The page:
Stanford University News Service
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October 18, 2006
ShinJoung Yeo, Stanford University Libraries: (650) 723-9523, email@example.com
During the 1960s, student anti-war protesters chanted, "Do not fold, spindle or mutilate!" as they railed against computers as representative of the Cold War-era military-industrial complex. But within three decades, computers had become emblems of countercultural revolution—a transformation greatly influenced by the social networking ideals advanced by Whole Earth Catalog founder Stewart Brand and his colleagues, argues Fred Turner, assistant professor of communication, in his newly published book, From Counterculture to Cyberculture: Stewart Brand, the Whole Earth Network and the Rise of Digital Utopianism.
That shift and the evolution of personal computing, virtual communities and the vision of cyberspace as an electronic frontier will be discussed Nov. 9 in a symposium, "From Counterculture to Cyberculture: The Legacy of the Whole Earth Catalog." Symposium participants will include Brand and two other figures who prominently have embraced the social potential of digital technologies: Kevin Kelly, former executive editor of Wired magazine and author of Out of Control: The Rise of Neo-Biological Civilization and New Rules for the New Economy, and Howard Rheingold, author of The Virtual Community: Homesteading on the Electronic Frontier and Smart Mobs: The Next Social Revolution.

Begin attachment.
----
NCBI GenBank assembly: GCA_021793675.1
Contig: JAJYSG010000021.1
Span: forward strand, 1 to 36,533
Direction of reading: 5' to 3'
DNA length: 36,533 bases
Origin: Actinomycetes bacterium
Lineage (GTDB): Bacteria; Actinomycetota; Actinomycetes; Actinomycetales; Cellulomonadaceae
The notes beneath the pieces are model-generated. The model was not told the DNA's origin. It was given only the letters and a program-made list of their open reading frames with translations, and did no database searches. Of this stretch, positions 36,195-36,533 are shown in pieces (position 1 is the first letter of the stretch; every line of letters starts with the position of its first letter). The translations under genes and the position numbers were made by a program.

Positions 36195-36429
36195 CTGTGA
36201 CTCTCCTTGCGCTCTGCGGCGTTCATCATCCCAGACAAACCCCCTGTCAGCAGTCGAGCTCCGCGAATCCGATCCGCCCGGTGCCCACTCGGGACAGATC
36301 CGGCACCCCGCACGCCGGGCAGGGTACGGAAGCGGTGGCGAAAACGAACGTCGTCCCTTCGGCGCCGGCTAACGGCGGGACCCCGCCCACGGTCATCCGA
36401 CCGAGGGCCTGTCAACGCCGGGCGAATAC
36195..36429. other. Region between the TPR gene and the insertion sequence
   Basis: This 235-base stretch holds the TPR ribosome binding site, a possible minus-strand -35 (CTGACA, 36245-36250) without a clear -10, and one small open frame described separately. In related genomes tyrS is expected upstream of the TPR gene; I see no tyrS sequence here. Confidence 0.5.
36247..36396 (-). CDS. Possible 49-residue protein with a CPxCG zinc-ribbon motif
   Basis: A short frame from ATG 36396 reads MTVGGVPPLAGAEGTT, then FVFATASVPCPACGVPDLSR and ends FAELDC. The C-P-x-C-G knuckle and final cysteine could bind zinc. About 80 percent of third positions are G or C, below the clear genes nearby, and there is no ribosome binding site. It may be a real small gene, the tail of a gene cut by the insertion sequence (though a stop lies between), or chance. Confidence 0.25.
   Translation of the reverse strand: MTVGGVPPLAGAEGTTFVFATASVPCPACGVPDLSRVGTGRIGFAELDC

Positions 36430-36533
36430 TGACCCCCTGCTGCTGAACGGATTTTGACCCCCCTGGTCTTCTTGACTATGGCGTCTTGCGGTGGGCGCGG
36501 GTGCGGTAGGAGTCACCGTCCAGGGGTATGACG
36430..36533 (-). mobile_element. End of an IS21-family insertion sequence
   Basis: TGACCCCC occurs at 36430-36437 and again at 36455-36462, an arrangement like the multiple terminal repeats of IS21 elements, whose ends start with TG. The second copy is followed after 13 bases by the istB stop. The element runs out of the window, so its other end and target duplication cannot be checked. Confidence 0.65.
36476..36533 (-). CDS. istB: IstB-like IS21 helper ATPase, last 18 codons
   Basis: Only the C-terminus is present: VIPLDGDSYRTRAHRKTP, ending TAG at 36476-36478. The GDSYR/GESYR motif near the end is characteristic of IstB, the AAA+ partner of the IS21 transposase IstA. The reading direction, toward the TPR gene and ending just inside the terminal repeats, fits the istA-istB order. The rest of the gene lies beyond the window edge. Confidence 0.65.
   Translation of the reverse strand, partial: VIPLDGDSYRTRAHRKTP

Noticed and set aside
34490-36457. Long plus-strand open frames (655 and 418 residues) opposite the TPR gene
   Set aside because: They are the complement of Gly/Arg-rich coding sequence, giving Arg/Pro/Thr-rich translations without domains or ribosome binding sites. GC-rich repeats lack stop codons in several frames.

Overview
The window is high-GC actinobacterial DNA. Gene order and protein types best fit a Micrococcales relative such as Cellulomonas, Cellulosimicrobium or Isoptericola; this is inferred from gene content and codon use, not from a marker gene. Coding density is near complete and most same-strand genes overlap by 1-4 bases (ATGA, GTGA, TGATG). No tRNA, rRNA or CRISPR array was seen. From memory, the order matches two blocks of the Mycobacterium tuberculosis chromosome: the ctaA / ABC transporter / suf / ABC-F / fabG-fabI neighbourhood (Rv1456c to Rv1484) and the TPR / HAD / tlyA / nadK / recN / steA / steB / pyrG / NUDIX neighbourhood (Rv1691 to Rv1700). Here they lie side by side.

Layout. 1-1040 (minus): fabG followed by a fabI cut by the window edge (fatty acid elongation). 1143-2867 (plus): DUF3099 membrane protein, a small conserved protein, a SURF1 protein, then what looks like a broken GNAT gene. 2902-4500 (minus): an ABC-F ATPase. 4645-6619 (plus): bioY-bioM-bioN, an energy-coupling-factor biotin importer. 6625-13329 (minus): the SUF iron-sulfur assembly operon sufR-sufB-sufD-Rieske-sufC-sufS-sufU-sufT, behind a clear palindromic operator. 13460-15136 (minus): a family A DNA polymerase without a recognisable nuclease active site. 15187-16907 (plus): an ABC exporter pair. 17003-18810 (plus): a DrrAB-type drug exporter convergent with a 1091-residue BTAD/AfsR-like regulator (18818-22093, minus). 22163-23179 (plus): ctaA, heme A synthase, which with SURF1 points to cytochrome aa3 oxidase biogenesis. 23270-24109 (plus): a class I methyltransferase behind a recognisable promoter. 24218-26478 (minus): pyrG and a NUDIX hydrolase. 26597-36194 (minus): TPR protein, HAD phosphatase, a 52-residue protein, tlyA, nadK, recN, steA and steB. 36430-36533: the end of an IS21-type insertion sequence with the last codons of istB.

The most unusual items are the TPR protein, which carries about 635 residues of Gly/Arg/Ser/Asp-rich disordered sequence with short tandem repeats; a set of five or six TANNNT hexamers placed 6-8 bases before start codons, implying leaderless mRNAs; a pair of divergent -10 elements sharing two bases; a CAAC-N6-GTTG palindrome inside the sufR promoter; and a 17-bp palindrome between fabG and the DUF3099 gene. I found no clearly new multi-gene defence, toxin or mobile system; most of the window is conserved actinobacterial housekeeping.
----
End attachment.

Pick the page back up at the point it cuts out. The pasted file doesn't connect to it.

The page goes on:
The symposium, which will be moderated by Turner, will be held from 7 to 8:30 p.m. in Cubberley Auditorium. A public reception with the panelists will follow.
The event is sponsored by Stanford University Libraries, the Department of Communication and the American Studies Program. The libraries' Special Collections department holds the archive of records from the Whole Earth Catalog and related publications including editorial files, reader correspondence, photographs, memorabilia and other material.
Fred Turner, Department of Communication: (650) 723-0706, fturner@stanford
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